The spectrum of bone and muscle disorders in childhood spans many different fields, necessitating complex management scenarios that often involve a number of health care providers and substantial cost. The diagnosis of these disorders involves many different types of health care professionals and diagnostic modalities, like x-rays, computed tomography (CT) scans, magnetic resonance imaging (MRI) scans, blood tests for genetic disorders, and sophisticated motion lab analyses. Specialists in medicine, surgery, physical medicine and rehabilitation, physical therapy, occupational therapy, and prosthetic manufacturing all provide care for these children, often in carefully coordinated teams that optimize a child's health care experience.
Burden of care
Pediatric muscle and bone diseases exact a substantial cost on society, as well as the families of these children. Children with these disorders often have chronic courses that require complicated therapies and specific medical equipment like wheelchairs, walkers, prostheses, and implanted surgical devices that can cost many thousands of dollars. Additionally, children with musculoskeletal diseases may need complex and expensive medical treatments, such as the use of alendronate for children with osteogenesis imperfecta.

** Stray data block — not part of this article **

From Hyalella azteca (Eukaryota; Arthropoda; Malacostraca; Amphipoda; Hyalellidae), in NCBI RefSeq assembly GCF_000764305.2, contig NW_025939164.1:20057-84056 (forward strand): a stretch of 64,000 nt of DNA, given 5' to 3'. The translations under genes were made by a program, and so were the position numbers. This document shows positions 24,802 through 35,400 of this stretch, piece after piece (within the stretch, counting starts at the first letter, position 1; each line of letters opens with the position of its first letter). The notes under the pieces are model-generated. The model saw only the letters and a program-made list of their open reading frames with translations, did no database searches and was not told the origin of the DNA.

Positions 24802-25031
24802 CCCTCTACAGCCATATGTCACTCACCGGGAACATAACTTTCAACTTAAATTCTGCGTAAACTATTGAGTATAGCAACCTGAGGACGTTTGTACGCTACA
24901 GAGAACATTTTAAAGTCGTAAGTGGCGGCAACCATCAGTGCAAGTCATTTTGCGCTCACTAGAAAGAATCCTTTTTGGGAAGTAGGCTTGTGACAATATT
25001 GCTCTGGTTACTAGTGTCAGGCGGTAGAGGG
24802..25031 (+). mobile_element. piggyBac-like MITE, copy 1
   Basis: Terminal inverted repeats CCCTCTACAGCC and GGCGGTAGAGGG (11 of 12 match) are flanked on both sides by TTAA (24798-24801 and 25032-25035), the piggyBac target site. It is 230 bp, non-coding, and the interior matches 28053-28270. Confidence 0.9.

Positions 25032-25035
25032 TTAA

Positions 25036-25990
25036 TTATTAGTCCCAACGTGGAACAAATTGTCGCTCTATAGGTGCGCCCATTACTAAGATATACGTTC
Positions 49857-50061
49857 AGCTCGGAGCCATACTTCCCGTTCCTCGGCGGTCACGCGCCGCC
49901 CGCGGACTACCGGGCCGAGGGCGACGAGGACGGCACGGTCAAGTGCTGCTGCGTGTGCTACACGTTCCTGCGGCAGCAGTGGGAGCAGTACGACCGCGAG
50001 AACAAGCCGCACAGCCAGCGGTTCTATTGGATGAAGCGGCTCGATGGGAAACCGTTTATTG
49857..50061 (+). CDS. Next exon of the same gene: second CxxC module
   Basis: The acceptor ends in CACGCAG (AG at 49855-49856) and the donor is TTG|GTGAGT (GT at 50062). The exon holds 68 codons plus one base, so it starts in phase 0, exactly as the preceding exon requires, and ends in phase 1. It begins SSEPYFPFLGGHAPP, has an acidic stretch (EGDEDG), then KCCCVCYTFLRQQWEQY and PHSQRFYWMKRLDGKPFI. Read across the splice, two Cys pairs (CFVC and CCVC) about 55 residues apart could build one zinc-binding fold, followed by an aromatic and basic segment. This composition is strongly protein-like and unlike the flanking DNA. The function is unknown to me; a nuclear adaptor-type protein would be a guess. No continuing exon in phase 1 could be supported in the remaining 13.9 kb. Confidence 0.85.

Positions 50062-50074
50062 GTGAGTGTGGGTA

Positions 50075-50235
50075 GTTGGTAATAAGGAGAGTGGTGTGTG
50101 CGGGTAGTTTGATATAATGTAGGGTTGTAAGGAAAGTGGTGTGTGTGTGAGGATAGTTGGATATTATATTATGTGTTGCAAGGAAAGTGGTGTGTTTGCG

Courses of therapy may be required for many years, but the results are often spectacular. For example, the increasing use of casting techniques to correct clubfeet in children has led to improved correction of the deformity of an affected foot with less pain for the afflicted child and lower cost of care. As the underlying genetic causes of these disorders are identified, specific gene therapies will become more commonplace and reduce the burden of care, as well as the long term costs of care. The need for research in this area has never been greater, as the knowledge base regarding the fundamental causes of these conditions is expanding rapidly, leading to newer and better treatments.